Saturday, 29 April 2017

Dangers of Too Much Truth-Seeking

Excess in any field of life, including truth-seeking, is detrimental to health and well-being. 

An excessive concern with 'truth' can indeed turn one into a dogmatist who has cast aside all remnants of humility and respect for philosophical diversity. It can also darken one's worldview to such an extent as to make harming others seem advisable (see Consequences of Worldview). 

As Nietzsche wrote
"He who fights monsters should look to it that he himself does not become a monster."
It was indeed that thinker who thought that art was worth more than truth since compelling us to life or at least sometimes making life worth living, which cannot be said with the same force of dogged truth-seeking, especially when the latter takes issue with every aspect of the human condition. 

At any rate, art has a capacity for more open-ended-ness and nuance than 'truth' discourses, whether of the philosophical or factual variety (see Factual and Philosophical Truth) and can sometimes prove to be a more effective way to resist and side-step immoral realities than head-on political activism (Refusing to Play the Chess Game). 

Addendum - Nietzsche's view that 'we have art in order not to perish from the truth' is somewhat echoed by French author Marcel Proust's aesthetic solution to the problem of existence in the last instalment of his mammoth novel In Search of Lost Time (also known as Remembrance of Things Past). In that book, Time Regained, Proust writes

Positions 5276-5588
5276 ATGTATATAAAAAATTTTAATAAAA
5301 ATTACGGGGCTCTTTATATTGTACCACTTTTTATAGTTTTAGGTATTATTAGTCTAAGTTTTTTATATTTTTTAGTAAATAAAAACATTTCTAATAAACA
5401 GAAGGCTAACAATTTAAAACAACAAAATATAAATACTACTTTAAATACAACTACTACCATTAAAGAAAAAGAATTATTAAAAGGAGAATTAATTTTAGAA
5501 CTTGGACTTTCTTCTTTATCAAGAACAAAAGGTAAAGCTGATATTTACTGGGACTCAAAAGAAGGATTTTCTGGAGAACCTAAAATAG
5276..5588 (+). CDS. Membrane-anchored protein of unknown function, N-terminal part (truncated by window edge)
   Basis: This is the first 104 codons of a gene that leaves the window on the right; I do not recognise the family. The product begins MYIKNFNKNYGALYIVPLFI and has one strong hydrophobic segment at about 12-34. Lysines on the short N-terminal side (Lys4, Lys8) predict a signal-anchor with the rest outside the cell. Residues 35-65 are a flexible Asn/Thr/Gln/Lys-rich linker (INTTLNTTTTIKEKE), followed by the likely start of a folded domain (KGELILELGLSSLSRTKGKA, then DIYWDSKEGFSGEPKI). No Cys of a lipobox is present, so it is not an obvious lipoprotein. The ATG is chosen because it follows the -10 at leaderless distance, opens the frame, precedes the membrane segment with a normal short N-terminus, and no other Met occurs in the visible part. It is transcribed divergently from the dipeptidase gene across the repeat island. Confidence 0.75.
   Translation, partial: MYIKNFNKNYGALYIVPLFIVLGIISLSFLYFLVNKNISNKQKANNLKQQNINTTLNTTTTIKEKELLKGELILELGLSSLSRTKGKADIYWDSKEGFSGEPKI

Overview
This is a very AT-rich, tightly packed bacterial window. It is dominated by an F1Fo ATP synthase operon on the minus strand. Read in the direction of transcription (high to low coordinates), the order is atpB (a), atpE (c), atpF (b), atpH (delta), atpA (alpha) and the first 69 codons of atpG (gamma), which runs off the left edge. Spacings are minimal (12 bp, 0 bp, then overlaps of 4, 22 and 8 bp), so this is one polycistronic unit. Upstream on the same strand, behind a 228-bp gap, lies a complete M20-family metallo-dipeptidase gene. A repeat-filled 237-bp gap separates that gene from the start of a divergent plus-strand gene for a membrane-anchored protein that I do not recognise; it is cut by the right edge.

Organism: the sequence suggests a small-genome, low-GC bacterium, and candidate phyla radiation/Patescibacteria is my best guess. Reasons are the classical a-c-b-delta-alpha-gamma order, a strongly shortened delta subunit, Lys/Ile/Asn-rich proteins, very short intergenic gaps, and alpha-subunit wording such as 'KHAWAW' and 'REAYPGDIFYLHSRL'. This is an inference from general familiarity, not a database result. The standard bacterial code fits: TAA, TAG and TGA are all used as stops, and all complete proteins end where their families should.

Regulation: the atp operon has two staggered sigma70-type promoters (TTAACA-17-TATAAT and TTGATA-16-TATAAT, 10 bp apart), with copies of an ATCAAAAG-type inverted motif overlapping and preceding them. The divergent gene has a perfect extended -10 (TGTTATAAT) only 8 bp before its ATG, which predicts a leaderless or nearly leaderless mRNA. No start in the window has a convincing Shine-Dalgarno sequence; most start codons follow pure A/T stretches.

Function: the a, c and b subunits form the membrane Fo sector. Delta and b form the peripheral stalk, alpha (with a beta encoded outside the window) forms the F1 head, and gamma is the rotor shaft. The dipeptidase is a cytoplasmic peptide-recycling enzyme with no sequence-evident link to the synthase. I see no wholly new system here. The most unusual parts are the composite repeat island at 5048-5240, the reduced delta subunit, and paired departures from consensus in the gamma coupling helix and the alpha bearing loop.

"Yet it is true that truth, which is not compatible with happiness or physical health, is not always compatible even with life."

Butch from Pulp Fiction

In the movie Pulp Fiction directed by Quentin Tarantino, a telling exchange occurs between the boxer Butch - who's just killed a man in the ring - played by Bruce Willis and a hispanic, female cab driver named Esmerelda:


               He looks at her license.

                         ...Esmarelda Villalobos – is that 

                         The name is Spanish, but I'm 

                         It's a very pretty name.

                         It mean "Esmarelda of the wolves."

                         That's one hell of a name you got 
                         there, sister.

                         Thank you. And what is your name?


                         Butch. What does it mean?

                         I'm an American, our names don't 
                         mean shit.

This last statement is funny because butch of course means 
'having an an appearance or other qualities of a type traditionally seen as masculine'
which is an appearance action-thriller actor Bruce Willis - not to mention the character he plays in the film, a lethal professional boxer and criminal - is usually associated with. 

Experience as Interpretation

It goes almost without saying that when individuals claim to be speaking or writing 'from experience' they are in fact doing so from an interpretation of their experience, because experience, however objective, is always filtered through an individual's sensibility and outlook.

Puppet Monst Looks at the Moon